Fresh off his indie hit, “The Visit,” writer/director/producer M. Night Shyamalan creates another mega indie hit, “Split.”  James McAvoy plays a seriously troubled man with about 24 different personalities.  Each personality vies for its time “out in the light,” but the more malevolent personalities have taken over, resulting in the kidnapping of three young ladies.

The police have no idea where the girls are, and it will be up to the girls to find a way out of their prison.  Time is quickly running out, because a new personality is coming out of McAvoy, an entity that supposedly has the power to alter McAvoy’s body into one that is monstrous.

My most memorable, movie moment of “Split” is the bonus scene after the end credits, revealing a tie-in with another Shyamalan movie that hints of what his next movie will be.

Shyamalan’s mojo is definitely back, helped by the superb acting of McAvoy and Anya Taylor-Joy, who plays one of the kidnapped girls.  I can’t wait to see Shyamalan’s next movie.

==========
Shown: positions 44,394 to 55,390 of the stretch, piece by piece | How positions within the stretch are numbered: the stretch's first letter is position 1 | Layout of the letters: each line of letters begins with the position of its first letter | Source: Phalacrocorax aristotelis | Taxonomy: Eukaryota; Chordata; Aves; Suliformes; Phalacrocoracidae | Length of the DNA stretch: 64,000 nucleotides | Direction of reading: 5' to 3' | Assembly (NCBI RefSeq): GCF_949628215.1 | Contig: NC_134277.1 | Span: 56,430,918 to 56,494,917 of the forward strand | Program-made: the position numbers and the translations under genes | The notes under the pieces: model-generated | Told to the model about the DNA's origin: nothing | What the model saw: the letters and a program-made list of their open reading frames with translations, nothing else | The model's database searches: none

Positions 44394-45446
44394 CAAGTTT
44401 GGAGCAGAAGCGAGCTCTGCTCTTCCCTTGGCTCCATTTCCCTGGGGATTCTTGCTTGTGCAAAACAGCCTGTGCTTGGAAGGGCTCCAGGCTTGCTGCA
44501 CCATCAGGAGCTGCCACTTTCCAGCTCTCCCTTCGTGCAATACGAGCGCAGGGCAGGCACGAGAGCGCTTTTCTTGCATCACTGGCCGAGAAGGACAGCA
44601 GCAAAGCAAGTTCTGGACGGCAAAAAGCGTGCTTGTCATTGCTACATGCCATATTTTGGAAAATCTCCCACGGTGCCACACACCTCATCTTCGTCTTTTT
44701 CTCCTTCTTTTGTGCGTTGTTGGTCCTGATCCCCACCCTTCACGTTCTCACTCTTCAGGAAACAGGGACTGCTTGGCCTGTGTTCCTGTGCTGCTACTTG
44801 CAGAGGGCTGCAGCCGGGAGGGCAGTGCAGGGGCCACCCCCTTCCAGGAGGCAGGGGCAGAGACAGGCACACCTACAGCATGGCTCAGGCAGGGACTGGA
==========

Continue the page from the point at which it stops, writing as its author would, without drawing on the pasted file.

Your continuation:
— M

Grade B +

From the mind of comedian Jordan Peele comes “Get Out,” a story of a black man (played by Daniel Kaluuya) who visits his white girlfriend’s (played by Allison Williams) family in the suburbs and slowly finds out that things are very, very off with her family and servants.

Everything is ok at first: the parents are all smiles and greet Kaluuya with hugs; the father mentions how he would have loved to vote for Obama a third time; the father using various slang to show he’s hip and down with the Negroes, etc.  Then Kaluuya notices the odd behavior of the black servants; the thinly veiled, racist remarks of Williams’ drunk brother; plus a weird dream of Kaluuya being hypnotized by Williams’ mother.  And this is just the start of Kaluuya’s long nightmare that will have him fighting for his sanity and life as the full secret of his girlfriend’s family is slowly unraveled.

My most memorable, movie moment is the scene when Kaluuya is told of the family secrets and the heinous plan of what is to be done to him.